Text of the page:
Flower power: Eden Floral utilizes local growers for bouquets, floral crowns, and other engaging arrangements - New Times SLOTuesday, March 05, 2019
Born in Missouri, Manuele moved to California while still a child, but old enough to remember and miss the rolling green hills. She spent her youth and early adulthood admiring and foraging for the indigenous plant life that surrounded her. In her early 20s, Manuele took up both gardening and hiking as hobbies and found herself combining the two passions through floral art, coming home from a hike with a sprig of mountain sage and plopping it into a jar with some lavender and roses from her garden. "I was foraging long before I even knew what the word 'foraging' meant," Manuele said. "I would bring bouquets to friends made up of my latest hiking adventure and whatever was blooming in my garden." click to enlarge
Photos Courtesy Of Alexandra Wallace
GARDEN OF EDEN Rachael Manuele (pictured) turned her passion for nature into a career with the creation of her fine art floral design company, Eden Floral.
This era in Manuele's life rolled into friends asking her to design their flower arrangements for bridal showers and weddings. Before long, friends of those friends, who had attended the showers and weddings, were contacting Manuele to seek her services. It wasn't until she began getting inquiries from people she didn't know that Manuele decided to start an official floral design company. She wound up choosing a name synonymous with paradise. "The name Eden translates my love of the natural world as it is. It's my tribute to this Earth and all that it gives to us," Manuele said. "The resilience of our Earth is an inspiration to me." click to enlarge ... https://www.newtimesslo.com/sanluisobispo/flower-power-eden-floral-utilizes-local-growers-for-bouquets-floral-crowns-and-other-engaging-arrangements/Content?oid=7641365
Could There Be A Spectacular Wildflower Season At Santa Monica Mountains National Recreation Area? - National Parks TravelerTuesday, March 05, 2019
If the weather cooperates, in terms of rainfall, they can lead to spectacular floral displays, which is something that could be coming soon to Santa Monica Mountains National Recreation Area in California.The NRA was badly burned last fall by the Woolsey Fire, but recent steady rains could prove to be the perfect additive to spour a promising display of spring wildflowers in the Santa Monica Mountains during the peak flowering season that typically occurs in March and April.“We are expecting a very good showing because of the fire,” said Mark Mendelsohn, a National Park Service biologist at Santa Monica Mountains. The team of biologists is vigilantly keeping an eye out for new sprouts during #WildflowerWatch2019.Mendelsohn said one specific aftereffect of the destructive Woolsey Fire will be the blooming of “fire follower” herbaceous plants. These species normally bloom only after a fire, and there are more than 100 of these types of plants. The rain storms - in some cases multiple storms that pounded the area in the span of one week - began in October and came at just the right time and in just the right amount. Biologists say these rains will also play an important role in the predicted bloom. At a weather recording station in Cheeseboro, Ranch, 14.17 inches of precipitation has been recorded for this season, thus far. Last year, 1.95 inches of rain had fallen by this time - a marked difference!... https://www.nationalparkstraveler.org/2019/02/could-there-be-spectacular-wildflower-season-santa-monica-mountains-national-recreation-area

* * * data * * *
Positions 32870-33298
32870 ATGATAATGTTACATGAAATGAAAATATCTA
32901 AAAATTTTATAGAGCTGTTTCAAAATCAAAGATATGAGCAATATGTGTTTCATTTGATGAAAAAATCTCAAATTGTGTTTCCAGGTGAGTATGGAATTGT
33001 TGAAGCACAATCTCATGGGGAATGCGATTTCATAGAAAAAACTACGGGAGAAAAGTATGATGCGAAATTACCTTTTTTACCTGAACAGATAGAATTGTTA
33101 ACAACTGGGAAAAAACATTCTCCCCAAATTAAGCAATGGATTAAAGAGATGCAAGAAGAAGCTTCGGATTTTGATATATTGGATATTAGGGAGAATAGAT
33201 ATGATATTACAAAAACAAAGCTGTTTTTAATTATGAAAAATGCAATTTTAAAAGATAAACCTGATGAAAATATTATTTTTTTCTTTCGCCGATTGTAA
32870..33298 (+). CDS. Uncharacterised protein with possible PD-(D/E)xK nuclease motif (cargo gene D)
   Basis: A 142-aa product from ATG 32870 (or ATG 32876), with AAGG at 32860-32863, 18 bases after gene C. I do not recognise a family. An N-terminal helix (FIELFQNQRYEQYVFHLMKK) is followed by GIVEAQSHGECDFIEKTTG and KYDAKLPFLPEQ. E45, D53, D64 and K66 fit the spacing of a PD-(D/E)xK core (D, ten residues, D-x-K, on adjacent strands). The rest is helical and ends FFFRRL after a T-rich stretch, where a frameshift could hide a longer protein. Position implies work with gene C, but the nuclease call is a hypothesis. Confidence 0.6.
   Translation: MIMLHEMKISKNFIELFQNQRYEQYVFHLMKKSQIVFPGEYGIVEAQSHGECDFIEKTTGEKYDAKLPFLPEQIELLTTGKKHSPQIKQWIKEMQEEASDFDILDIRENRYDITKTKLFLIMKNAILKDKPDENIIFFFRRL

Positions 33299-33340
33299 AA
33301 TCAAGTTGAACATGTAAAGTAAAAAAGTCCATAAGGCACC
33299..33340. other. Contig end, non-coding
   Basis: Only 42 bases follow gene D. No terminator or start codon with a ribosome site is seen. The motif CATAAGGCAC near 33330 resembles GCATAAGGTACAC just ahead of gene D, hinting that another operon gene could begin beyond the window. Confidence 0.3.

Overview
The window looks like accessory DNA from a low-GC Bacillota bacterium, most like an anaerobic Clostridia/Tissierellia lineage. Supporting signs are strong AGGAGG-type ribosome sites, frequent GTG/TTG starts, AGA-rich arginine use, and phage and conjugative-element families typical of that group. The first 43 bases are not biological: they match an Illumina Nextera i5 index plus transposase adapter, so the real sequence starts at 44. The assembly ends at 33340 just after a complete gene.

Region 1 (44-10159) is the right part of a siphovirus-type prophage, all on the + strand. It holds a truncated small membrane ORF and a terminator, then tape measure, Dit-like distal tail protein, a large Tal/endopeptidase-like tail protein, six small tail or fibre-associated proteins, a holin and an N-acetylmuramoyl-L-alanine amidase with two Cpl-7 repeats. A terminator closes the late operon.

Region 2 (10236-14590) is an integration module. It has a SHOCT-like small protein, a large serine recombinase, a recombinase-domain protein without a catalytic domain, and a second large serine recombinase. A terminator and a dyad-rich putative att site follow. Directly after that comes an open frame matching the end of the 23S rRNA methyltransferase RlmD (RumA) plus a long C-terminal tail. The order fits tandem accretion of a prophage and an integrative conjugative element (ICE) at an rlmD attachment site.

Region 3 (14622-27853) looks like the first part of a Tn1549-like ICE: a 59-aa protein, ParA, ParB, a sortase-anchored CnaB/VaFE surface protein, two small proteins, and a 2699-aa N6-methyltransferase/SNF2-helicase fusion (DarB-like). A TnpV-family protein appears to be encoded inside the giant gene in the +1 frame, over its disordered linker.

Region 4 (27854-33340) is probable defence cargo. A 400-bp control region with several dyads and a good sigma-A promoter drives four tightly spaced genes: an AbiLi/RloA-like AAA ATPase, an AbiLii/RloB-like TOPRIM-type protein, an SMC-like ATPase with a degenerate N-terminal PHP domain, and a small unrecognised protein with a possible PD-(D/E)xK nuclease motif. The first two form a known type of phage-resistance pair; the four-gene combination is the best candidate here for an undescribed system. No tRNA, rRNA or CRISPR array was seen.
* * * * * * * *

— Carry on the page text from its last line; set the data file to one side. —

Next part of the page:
Obituary of Donald McNaught - The Union of Grass ValleyTuesday, March 05, 2019
Life will be held at 1 p.m., on Saturday March 16, 2019, at the Alta Sierra Country Club. Light refreshments will be served.Don was born to Herbert and Luetta McNaught on May 31, 1933 in Berkeley, California. He attended schools in Salinas, Fresno, and San Mateo, and received a BS from UCSF Pharmacy School in 1957. Don loved pharmacy and was president of McNaught Enterprises, Inc., doing business as Foothill Medical Pharmacy in Sunnyvale, California for 30 years. After retiring and moving to Grass Valley to build their dream home, Don worked for several pharmacies in the area. Pharmacy was in his blood.Don was also a former member of the Los Altos Golf and Country Club, Fairbrae Tennis, Palo Alto Elks, CA Pilots Association, CA Pharmacist Association, Alta Sierra Country Club, Music in the Mountains, and a Nevada County Volunteer Deputy Sheriff.He is survived by his wife of 63 years, Priscilla; children Jeffery and Lisa; grandson Brycen; and several nieces and nephews.The family wishes to thank Golden Empire Nursing and Rehab Center for their wonderful care. In lieu of flowers, please donate to a charity of your choice.Arrangements are under the care of Hooper and Weaver Mortuary. https://www.theunion.com/news/obituaries/obituary-of-donald-mcnaught/